Do owner, player negotiations finally get serious Wednesday?

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Wednesday in Manhattan, NBA commissioner David Stern and players’ union director Billy Hunter are going to sit down in a room across the table from each other and talk new NBA Collective Bargaining Agreement.

They have done that a few times in various settings, exchanging a few proposals, for two years now. With absolutely no progress.

But we are now a month or so away from when training camps were supposed to open, less than six weeks from the first preseason games. About two months from the first regular season games.

We’ve said all along that until there was real pressure, a real deadline, the negotiations would not move forward. Well, now is about time for both sides to start really moving toward a deal.

The question is will it happen? We’re not the only ones wondering, agent Bill Duffy said this to Yahoo’s Marc Spears.

“This is a telltale meeting,” said agent Billy Duffy, whose client roster includes Steve Nash, Rajon Rondo and Greg Oden. “I think we will know the seriousness of both sides’ position after Wednesday.

“I don’t think the season starts on time. There really has been no progress. The union has been patient on hoping there would be movement on the league side. The league hasn’t demonstrated any movement whatsoever while the union is flexible.”

Back in 1999 — when the league missed half a season due to a lockout — the resulting deal was hailed as a win for the owners. They got a salary cap. They got a maximum salary put in.

But a dozen years later the current crop of owners sees that deal as a loss — 57 percent of all Basketball Related Income (BRI) has to go to the players in the form of salary. Doesn’t matter if it is bad deals or good ones, salary is a set percentage of league revenues. As costs outside of just players have risen to run a team, the owners have taken a financial hit trying to pay the rest of it out of their 43 percent. The owners wail of financial losses on their toys.

The owners want a bigger slice of the pie. The players union offered to come back to 54 percent, but the owners want that number below 50 percent and they want to redefine how BRI is calculated (more net than gross income).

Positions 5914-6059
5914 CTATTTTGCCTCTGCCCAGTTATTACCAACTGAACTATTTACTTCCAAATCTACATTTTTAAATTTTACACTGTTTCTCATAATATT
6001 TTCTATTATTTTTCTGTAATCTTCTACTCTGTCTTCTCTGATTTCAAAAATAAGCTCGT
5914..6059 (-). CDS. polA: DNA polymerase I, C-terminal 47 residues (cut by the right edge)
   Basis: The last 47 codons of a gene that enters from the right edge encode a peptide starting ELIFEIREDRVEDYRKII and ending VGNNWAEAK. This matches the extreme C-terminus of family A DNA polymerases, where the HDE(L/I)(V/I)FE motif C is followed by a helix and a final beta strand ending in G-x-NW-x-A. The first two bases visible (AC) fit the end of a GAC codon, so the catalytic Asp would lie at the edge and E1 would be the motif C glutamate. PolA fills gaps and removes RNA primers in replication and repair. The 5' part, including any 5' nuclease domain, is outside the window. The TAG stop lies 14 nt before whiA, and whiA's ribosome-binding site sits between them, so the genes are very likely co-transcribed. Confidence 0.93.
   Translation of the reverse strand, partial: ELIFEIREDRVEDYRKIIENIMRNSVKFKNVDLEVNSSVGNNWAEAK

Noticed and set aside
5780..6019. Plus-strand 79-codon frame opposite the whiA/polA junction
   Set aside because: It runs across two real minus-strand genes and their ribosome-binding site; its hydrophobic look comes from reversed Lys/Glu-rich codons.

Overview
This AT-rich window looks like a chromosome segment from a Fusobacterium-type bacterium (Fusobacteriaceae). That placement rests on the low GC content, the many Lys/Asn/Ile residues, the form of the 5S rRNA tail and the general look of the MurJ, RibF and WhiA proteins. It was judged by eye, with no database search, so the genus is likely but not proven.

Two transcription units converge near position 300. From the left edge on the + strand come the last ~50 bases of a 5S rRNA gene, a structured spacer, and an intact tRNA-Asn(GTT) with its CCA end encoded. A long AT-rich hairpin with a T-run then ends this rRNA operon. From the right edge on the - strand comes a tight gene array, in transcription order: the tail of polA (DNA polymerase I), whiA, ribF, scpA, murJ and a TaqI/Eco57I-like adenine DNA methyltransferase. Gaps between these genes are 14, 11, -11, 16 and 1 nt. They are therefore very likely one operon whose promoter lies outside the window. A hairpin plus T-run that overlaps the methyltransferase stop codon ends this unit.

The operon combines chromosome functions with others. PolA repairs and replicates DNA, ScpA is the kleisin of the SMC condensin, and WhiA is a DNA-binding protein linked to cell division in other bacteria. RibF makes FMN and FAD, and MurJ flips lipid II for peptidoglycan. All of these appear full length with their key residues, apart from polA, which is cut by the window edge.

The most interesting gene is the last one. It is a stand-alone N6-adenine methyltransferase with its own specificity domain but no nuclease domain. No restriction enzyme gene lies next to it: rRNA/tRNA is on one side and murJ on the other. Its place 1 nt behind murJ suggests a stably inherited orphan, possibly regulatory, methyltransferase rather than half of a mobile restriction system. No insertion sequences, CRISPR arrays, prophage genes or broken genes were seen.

The owners want to overhaul the system, including hard salary caps, shorter contracts and ways to get out of the end of bad deals. The players are playing goalie, trying to keep as much of what is in the current deal  as they have. But for them, they want a percentage of salaries tied to the league’s BRI — with new television deals on the horizon they want a share of that money, not to just let the owners pocket it.

If you want a positive heading into Wednesday’s meeting, it is that this — this is just top executives from both sides. There are not hardline owners in the room for Stern to have to placate, there are no players (outside of union president Derek Fisher) in the room that Hunter has to put on a show for. Both sides know each other, know the issues and are civil with one another. This is a setting where there can be real dialogue.

But with the two sides so very far apart right now, will that matter? We can hope so, but it’s hard to be optimistic.

Report: NBA referees will live-tweet Warriors, Sixers games next week

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The one rule of Twitter is something that NBA officials are apparently willing to sidestep. That rule?

Never tweet.

According to ESPN’s Brian Windhorst, NBA referees will tweet from their official Twitter account during NBA games this season and hold back-and-forth conversations with fans about calls during games.

It seems like something that would immediately go wrong, but officials have done this before. They held Twitter conversations during last season’s Finals and they apparently feel as though they went well enough to do this sort of thing again.